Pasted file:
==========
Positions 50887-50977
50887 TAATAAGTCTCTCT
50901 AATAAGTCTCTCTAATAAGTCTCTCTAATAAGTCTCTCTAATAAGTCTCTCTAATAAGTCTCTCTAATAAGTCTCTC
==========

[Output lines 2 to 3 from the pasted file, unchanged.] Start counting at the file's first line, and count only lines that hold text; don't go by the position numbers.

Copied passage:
50887 TAATAAGTCTCTCT
50901 AATAAGTCTCTCTAATAAGTCTCTCTAATAAGTCTCTCTAATAAGTCTCTCTAATAAGTCTCTCTAATAAGTCTCTC